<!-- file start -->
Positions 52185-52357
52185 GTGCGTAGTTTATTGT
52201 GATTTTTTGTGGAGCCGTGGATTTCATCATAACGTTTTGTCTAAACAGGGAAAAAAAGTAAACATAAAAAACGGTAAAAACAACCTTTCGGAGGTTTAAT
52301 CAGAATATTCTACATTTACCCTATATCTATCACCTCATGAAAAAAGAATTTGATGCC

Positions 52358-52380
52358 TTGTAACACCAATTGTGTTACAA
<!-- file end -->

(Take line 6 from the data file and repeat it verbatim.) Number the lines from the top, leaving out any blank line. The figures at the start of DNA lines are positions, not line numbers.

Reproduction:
52358 TTGTAACACCAATTGTGTTACAA